Canon’s Latest Camcorders: Standing Out to be Outstanding


With even the cheapest compact cameras, digital SLRs and more recently wearable devices like the GoPro possessing high quality video recording potential, you may think the market for camcorders has somewhat deteriorated.

There is no longer much need to buy a specific video recording device, as even our smartphones and tablets have the ability to not only capture footage, but also edit the results. What used to be a job for the professional is now easily performed by almost anyone with the inclination.

Therefore, if you’re a camera manufacturer, it seems essential to either develop a device that possesses a multitude of capabilities, or produce a camcorder with unrivalled features and quality. One camcorder specialist in particular appears to be targeting both.

Expanding its range of handheld video cameras, Canon has unveiled three camcorders aimed specifically at a professional market. You can replace the word professional with rich if making movies is just a hobby or interest. From the high-end XA25 priced at £2099, to the £1699 XA20 and finally the most affordable LEGRIA HF G30 that costs £1299.


All three camcorders have been developed using a brand new picture taking system, which concerns the lens as well as the image sensor and processor. The 20x zoom wide-angle lens featured on all models offers a 26.8-576mm focal range and has borrowed technology from Canon’s premium XF305 camcorder.

As you can imagine, these cameras look to cover all the basics and overcome the common stumbling blocks such as low-light performance and noise reduction.
In addition, an improved Optical Image Stabiliser (IS) system enhances picture quality on the move while an 8-blade circular aperture ensures any background blur is ‘beautiful’ according to Canon. I didn’t even realise this was possible, but even high-quality blur is important apparently.

In some respects, the additional technology and newly developed systems are arbitrary; as for the price you would expect exceptionally high quality images. The respective camera’s ease of use and additional intuitive features are therefore what matters when it comes to differentiating itself from competitors like Panasonic.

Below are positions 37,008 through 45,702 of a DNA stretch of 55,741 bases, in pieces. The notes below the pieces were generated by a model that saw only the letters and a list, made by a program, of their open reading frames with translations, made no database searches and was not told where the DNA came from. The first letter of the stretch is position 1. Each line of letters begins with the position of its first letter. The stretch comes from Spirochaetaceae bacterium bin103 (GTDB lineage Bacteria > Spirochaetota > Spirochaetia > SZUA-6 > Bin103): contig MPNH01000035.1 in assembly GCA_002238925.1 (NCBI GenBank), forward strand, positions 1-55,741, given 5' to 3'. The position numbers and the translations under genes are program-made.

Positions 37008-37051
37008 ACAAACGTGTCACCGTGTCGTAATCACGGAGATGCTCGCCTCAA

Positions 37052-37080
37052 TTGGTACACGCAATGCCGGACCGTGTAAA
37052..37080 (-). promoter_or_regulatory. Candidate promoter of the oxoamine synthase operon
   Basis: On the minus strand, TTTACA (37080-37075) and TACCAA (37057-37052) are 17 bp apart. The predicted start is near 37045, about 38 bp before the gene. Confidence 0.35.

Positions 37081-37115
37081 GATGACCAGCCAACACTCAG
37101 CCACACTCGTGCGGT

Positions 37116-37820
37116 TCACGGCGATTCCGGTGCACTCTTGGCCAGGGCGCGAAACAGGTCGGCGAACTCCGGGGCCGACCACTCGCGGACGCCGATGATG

The XA25 and XA20 feature a removable handle, which can be added or taken away to suit the shooting situation. A new OLED touchscreen gives greater resolution and colour, allowing the user to control exposure as well as aperture, shutter speed, iris, gain and exposure with a customisable control dial.

One interesting additional feature is that each camera features integrated dual band Wi-Fi support (2.4GHz and 5GHz). This handy addition means the user can look at recorded footage on a smartphone or tablet browser without the need for playback software. You can also transfer footage to FTP servers at up to 150Mbps via a wireless access point and play back videos on a supported TV or computer. Even though you’re likely to use the camera for high-quality video, the possibility of uploading to YouTube or Facebook at bitrates of up to 24Mbps exists.

Therefore these cameras appeal exclusively to filmmaking professionals or highly dedicated and passionate amateur video producers. There is no doubting Canon’s ability to develop a camcorder that produces the best possible images, but its additional features and functionality is where it hopes to gain the upper hand.

Tascam iM2 review: CD quality recording comes to the iPhone

One of the best things about iPhones and by extension all smartphones, is the amount of amazing things they put in your pocket. The humble mobile phone was transformed into swiss army knife – at a moment’s notice it was a games console in your pocket, a camera in your pocket replete with editing and uploading abilities or a pocket music studio, where multi-track recording and effects processing, once expensive studio luxuries, could be done whilst waiting for the bus. The old adage that the best camera is the one you have with you is even more apt in the smartphone era – as at any given time you have a camera, games console, mobile recording studio and more in your pockets. Oh brave new world that hath such apps in it.


For people who record audio on the go, their “best” option just got better with the new Tascam iM2 – a high quality stereo microphone for the iPhone. I’m a big fan of such devices and used to adore my Blue Mikey for recording podcasts on the go from a few years back (up until the release of the iPhone 4 when the device regrettably stopped working).